When The 'Wart started, there were two of us. One of us is still here, not having really moved forward with life. The other, Vincent, is now a banker in Asia, having actually accomplished something. And he was recently quoted intelligently in a Dow Jones newswire piece about shipping consolidation:
Hanjin Shipping Co. Ltd. (000700.SE), STX Pan Ocean Co. Ltd. (028670.SE), and Hyundai Merchant Marine (011200.SE) also said that they have no interest in Hapag-Lloyd. The shipping industry is being pressured by rising fuel costs and a slowdown in traffic on critical routes. Following the denials, some analysts said most players will stay focused on turning profit from existing operations, giving NOL a clear path to pursue Hapag-Lloyd. "I haven't seen any other player who seems to be signaling that they're looking to consolidate," said Vincent Fernando, an analyst at Citigroup in Hong Kong. "When there's a worry of just managing profitability with what you have now, the incentive to take on more uncertainty just doesn't make sense." Container volume between Asia and North America declined in 2007, and Fernando said the route may continue to suffer as economic growth in the U.S. dwindles.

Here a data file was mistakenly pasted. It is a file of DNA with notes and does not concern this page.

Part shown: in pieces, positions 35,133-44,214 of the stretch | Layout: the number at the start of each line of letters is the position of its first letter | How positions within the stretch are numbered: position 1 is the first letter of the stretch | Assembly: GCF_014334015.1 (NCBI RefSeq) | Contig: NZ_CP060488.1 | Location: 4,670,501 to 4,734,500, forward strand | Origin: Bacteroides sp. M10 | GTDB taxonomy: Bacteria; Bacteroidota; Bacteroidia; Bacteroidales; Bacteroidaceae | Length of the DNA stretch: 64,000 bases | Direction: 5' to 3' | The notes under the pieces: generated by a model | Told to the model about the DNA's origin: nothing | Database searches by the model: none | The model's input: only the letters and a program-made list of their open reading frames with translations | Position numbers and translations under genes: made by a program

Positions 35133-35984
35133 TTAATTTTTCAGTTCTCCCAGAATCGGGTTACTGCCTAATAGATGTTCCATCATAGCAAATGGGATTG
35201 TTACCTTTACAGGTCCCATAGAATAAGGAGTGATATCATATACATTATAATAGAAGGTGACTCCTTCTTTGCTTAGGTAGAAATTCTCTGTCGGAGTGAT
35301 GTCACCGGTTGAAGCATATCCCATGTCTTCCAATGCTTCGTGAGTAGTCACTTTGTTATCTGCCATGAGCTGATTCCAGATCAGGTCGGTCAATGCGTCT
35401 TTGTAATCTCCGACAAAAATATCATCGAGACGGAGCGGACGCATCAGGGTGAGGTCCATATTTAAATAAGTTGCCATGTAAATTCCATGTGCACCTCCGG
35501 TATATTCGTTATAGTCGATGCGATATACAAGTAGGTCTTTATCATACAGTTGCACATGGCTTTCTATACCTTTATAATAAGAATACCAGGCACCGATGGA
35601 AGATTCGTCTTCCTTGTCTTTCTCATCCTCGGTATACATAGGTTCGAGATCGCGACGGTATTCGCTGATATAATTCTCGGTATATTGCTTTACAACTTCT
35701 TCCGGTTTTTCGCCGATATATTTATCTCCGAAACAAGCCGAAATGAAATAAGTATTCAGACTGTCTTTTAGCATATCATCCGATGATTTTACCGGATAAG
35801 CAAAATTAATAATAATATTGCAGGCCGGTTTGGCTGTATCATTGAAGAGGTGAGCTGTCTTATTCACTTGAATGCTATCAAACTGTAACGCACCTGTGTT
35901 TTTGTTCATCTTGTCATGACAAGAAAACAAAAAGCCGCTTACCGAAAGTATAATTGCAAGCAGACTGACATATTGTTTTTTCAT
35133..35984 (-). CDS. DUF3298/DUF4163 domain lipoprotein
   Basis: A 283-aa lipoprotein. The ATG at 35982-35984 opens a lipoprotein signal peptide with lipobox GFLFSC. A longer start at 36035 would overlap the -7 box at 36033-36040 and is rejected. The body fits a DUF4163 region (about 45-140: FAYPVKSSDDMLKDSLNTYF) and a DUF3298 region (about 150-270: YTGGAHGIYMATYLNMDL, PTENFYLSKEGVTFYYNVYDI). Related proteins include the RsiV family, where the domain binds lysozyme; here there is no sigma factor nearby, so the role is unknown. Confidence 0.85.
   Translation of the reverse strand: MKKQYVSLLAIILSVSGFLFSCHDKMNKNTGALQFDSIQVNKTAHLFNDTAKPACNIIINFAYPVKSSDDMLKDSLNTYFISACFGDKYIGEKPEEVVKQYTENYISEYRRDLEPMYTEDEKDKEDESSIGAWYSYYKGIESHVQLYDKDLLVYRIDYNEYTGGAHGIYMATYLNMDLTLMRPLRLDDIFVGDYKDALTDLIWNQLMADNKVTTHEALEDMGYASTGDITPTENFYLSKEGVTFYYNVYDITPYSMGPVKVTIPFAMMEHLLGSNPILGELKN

And here's a lesson:
Analysts said consolidation among large players may not pay off in the near term, another deterrent for would-be bidders."The benefits aren't necessarily historically proven," Fernando said. After buying P&O, Maersk was forced to lower rates to keep customers and analysts said it continues to grapple with integration issues.
A point to be considered in plenty of industries beyond shipping.